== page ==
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 An Ariana Media Publication 09/16/2014
 Deadly Blasts at Afghan Oil and Gas Depot

The New York Times
07/05/2012
By Graham Bowley and Jawad Sukhanwar

[Printer Friendly Version]

KABUL — Powerful explosions of oil and gas tankers at a depot on the northeastern outskirts of Kabul devastated stores and homes on Wednesday and left at least three people dead and more than 80 injured, according to police and hospital officials.

The police said they had not identified the exact cause of the explosions, including whether it was accidental or related to terrorist activity.

The blasts hit midafternoon at the depot of the Haidarzada Gas and Oil Company and sent black clouds and flames billowing over the district, a mixture of residential areas and small compounds where some businesses are located.

Ambulances and fire rescue workers crowded the streets, helping the injured from buildings past broken glass, rubble and the charred remains of cars and tankers. “When we heard the bang and saw the flames I started running and didn’t know where to go,” said Ahmad Shah, a driver for a neighboring oil and gas company, who was lying in the back of an ambulance. “I don’t know how many are caught in there.”

The police were still searching the district on Wednesday evening, and said it was too early to give an accurate estimate of the casualties, although some officials said the death toll would be likely to rise.

“The area is completely under smoke and it is difficult for us and the rescue teams to search for people,” said Gen. Mohammad Ayoub Salangi, the Kabul chief of police. “We still don’t know if this was caused by the fuel tanker explosions or if it was related to any terrorist activities.”

Mohammad Musa Zaher, general manager of nursing at Wazir Akbar Khan Hospital in central Kabul, said that hospital alone had received 20 people who had been wounded and three people who had been killed in the fire and explosions.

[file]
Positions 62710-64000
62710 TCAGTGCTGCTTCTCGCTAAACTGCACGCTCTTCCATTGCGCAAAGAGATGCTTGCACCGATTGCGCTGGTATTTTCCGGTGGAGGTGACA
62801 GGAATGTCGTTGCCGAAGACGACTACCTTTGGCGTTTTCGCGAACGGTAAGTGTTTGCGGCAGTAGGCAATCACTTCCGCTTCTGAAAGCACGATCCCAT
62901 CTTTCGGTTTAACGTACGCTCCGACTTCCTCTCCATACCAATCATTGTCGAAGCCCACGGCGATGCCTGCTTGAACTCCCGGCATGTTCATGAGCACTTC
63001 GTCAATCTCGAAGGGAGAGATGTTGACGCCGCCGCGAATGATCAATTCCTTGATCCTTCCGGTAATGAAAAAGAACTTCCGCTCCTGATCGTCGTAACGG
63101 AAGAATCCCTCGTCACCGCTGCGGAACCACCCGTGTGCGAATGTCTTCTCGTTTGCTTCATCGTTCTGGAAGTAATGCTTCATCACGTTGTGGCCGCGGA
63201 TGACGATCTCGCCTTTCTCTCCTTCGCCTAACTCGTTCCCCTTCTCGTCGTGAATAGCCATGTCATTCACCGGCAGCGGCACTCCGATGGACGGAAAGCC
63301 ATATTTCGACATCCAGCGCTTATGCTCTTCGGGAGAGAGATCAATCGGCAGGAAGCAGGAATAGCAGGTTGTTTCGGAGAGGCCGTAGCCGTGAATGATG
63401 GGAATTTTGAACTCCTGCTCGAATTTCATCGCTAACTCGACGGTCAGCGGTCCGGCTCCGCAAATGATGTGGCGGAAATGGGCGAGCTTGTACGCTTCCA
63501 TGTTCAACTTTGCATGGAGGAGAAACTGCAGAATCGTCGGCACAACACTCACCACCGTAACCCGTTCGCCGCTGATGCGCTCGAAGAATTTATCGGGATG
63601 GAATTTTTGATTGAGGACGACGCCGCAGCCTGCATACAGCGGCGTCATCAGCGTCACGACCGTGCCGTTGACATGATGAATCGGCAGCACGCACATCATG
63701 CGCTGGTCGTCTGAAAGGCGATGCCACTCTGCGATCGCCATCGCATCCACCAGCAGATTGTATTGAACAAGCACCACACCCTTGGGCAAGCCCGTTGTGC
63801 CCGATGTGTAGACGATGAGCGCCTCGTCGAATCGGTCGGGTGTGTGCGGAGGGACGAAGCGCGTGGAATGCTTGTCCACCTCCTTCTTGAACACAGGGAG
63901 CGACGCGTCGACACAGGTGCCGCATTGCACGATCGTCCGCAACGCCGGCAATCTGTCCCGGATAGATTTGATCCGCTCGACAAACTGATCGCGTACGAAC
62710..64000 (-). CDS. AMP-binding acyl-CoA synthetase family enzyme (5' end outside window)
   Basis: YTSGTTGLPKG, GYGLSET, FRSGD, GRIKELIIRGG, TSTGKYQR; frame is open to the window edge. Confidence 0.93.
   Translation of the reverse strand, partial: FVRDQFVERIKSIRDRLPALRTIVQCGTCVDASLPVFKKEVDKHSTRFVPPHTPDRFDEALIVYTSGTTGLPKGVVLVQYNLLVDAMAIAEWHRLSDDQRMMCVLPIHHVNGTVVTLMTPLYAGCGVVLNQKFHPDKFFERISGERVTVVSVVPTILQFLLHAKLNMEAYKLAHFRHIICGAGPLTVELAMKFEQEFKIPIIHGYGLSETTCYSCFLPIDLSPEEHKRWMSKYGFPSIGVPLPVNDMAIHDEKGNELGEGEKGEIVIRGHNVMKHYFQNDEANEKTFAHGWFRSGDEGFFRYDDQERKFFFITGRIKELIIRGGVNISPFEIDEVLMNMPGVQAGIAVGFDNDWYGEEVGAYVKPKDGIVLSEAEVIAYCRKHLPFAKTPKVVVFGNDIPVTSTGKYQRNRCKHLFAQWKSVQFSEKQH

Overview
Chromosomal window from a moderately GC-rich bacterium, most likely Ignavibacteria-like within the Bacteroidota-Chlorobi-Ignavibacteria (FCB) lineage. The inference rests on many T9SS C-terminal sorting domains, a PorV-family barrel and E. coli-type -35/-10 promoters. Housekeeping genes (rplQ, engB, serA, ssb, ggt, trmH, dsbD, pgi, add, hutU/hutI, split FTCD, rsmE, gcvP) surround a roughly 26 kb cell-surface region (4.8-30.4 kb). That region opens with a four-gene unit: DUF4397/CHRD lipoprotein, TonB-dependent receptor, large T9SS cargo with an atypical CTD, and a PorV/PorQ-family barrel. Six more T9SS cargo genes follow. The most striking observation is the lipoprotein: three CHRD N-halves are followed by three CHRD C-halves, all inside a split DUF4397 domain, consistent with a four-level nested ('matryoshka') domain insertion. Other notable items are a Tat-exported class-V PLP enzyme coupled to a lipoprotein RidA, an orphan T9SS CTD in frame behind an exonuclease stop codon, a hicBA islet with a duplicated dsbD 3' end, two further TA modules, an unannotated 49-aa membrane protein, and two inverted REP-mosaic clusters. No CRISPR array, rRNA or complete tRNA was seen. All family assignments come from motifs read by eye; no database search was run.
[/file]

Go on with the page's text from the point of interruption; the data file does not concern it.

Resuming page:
In the latest in a worrying spate of attacks by Afghan soldiers and police officers on their coalition allies, an Afghan soldier opened fire on NATO soldiers in western Afghanistan, wounding five of them before fleeing, officials said.

In confirming the shooting, NATO coalition officials would not give details on the nationality of the wounded soldiers, but Afghan officials said they were American.

The attack took place on Tuesday afternoon in Wardak Province to the west of the capital, Kabul. Shahidullah Shahid, spokesman for the governor of Wardak, said the Afghan soldier entered a small NATO base near a village in the Sayed Abad district of Wardak before turning his gun on the American soldiers.

The latest attack comes only two days after three British soldiers were killed by a member of the Afghan police force in southern Helmand Province. Afghan soldiers and police officers have attacked American and other coalition counterparts with rising frequency even as the international forces, preparing for withdrawal, have been training them to fight on their own.

Afghan police officers or soldiers have so far killed 26 coalition service members this year, compared with 35 in all of 2011, according to the coalition. NATO officials blame tensions arising from cultural and other personal differences, not Taliban infiltration, for most of the shootings.

A Wardak official who spoke on the condition of anonymity because he was not authorized to talk publicly on the matter said the Afghan soldier was a member of the Afghan National Army and was from Kunduz Province.

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